Azure 300 Introduces Young Scientists to Western Blotting

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Customer Spotlight: Sarah Boylan, Director of The Applied Science & Engineering Program at St. Paul’s School in New Hampshire

At St. Paul’s School, a boarding school burrowed in New Hampshire, a robust and life-changing STEM program for students called The Applied Science & Engineering Program (ASEP) provides students with an opportunity to engage in real scientific research. The program’s director, Sarah Boylan, M.S., wants to ensure students have the skills needed to facilitate quality research, which means they need access to the best equipment and resources, including the Azure 300 Imager.   

The need for additional resources

When Boylan became Director of ASEP, she inherited lab equipment with the capability to do cell culture and other basic assays, like PCR. From her own experiences doing research at the Harvard Stem Cell Institute, Boylan wanted to expand the resources of the lab to broaden the research capabilities for the students. Since then, her purchases have expanded the applications ASEP students are able to run. Her initial purchases included a Nanodrop, microplate reader, and eventually, a qPCR machine. The students were able to visualize basic DNA gels, but their previous instruments were not able to image Western blots.

Chemiluminescent Western blot imaged on Azure 300 by ASEP students at St. Paul's School
Representative results generated by a student in the ASEP program using the Azure 300 Imager. Western blot reflects TcpA and Hcp Expression of V. cholerae samples grown in AKI and LB at 2hr, 4hr, and 6hr time points.

A great match with the Azure 300

Because some of the research projects included gene expression analysis, Boylan realized her students needed to have data from both qPCR and Western blots to ensure accuracy. After careful consideration, she eventually chose the Azure 300 Imager. Boylan saw the Azure 300 as the best choice for Western blot imaging at ASEP due to its affordability and ease of use. The added functionality to upgrade later on as their research capabilities expand was taken into consideration during the decision making process as well. It was clear that the Azure 300 Imager was the ideal option for ASEP.

Since acquiring the Azure 300 Imager early last year, the ASEP students have already begun implementing Western blots into their research projects. One student is examining siRNA and will use Westerns to determine the most effective concentration of siRNA to knock down a gene for cancer immunotherapy drugs. Another student is working with a cholera lab and will be using Westerns to look at two proteins involved in cholera pathogenesis.

Azure 300 imager
The Azure 300 is a multichannel, multimodal imager, with visible fluorescence, visible light, and UV excitation channels. The system is fully upgradeable to a fluorescent Western Blot Imaging System.

Paving a research path at St. Paul's

These young scientists recognize that troubleshooting is an incredibly important piece of the scientific process. When gels run incorrectly or their Western blots are blank, they must learn how to identify and rectify the issues. Boylan encourages collaboration amongst the students. If one student is learning a new application, such as Western blotting or qPCR, their peers will often observe in preparation for future experiments.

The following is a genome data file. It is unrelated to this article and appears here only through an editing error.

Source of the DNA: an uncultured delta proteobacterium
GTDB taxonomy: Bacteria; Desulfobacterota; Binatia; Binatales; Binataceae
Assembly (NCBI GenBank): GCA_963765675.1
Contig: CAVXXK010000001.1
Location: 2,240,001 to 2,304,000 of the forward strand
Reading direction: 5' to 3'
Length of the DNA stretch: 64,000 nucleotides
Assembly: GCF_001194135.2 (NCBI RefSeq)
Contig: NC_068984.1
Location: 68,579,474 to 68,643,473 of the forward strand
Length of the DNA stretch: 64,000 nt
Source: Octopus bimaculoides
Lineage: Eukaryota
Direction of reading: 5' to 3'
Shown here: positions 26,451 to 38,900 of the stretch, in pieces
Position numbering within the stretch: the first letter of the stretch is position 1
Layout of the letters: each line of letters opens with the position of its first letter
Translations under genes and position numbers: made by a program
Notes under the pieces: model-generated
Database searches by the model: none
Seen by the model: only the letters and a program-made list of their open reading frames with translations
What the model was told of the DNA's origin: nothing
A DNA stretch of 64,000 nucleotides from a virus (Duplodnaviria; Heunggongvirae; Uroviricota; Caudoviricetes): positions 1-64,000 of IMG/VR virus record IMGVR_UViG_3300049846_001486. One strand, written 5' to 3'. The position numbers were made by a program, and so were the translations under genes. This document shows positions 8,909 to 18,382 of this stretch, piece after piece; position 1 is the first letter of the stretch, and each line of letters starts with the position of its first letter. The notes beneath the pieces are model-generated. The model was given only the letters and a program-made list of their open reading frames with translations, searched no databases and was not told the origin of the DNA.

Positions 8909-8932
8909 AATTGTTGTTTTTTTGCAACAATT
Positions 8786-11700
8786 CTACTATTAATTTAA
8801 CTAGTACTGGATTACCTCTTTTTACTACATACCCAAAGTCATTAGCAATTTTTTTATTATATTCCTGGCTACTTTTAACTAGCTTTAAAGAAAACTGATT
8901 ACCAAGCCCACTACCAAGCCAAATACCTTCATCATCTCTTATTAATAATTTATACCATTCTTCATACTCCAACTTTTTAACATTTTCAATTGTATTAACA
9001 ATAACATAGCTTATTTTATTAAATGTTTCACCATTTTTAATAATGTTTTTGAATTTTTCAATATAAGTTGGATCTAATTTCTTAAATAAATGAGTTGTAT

ASEP gives students the opportunity to be independent learners and thinkers, while requiring them to take full responsibility for their learning. Boylan notes that while many people may think high school students aren’t adept enough to perform some applications, she’s seen first-hand just how capable her students can be with the right resources. Some students even opt to come in during free blocks to study new material. Boylan’s goal is to ensure her students get a feel for what real research is like, including the highs and lows that come with it. Scientific research is not easy, and ASEP is designed to prepare them for that reality. Students are taught that failure is part of the process. Perseverance, commitment, and dedication will serve them in life and in their careers. 

ASEP & student life

Students begin preparing for ASEP during their junior year by securing a summer research externship at a university or company in a field of interest of their choice. After they have secured a position, they may apply to ASEP. The program is very selective and only accepts about 12 students each year. During the program, students spend the spring term of their junior year preparing for their upcoming externship.  

In the fall, students return to St. Paul’s School, where they continue their research on campus and work towards a senior capstone proposal. Some students will do an extension of their summer research and choose to work with the externship lab in an ongoing collaboration. Under Boylaa’s guidance, the young researchers determine what skills they need to ensure the best chances of success. Boylan essentially acts as a Principal Investigator overseeing twelve different research projects 

The future of science

Moving forward, Boylan hopes ASEP continues to prepare the next generation of scientists by instilling in them a love of science as well as providing a life-changing opportunity to experience real-life research. She hopes to show students and other scientists that there are more options for researchers than the rigors of academia.

Ready to expand your research horizons? Check out the capabilities of the Azure 300 Imager and discover how it can enhance your research by clicking here.

To learn more about the Applied Science and Engineering Program (ASEP) at St. Paul’s Boarding School and their research, go to

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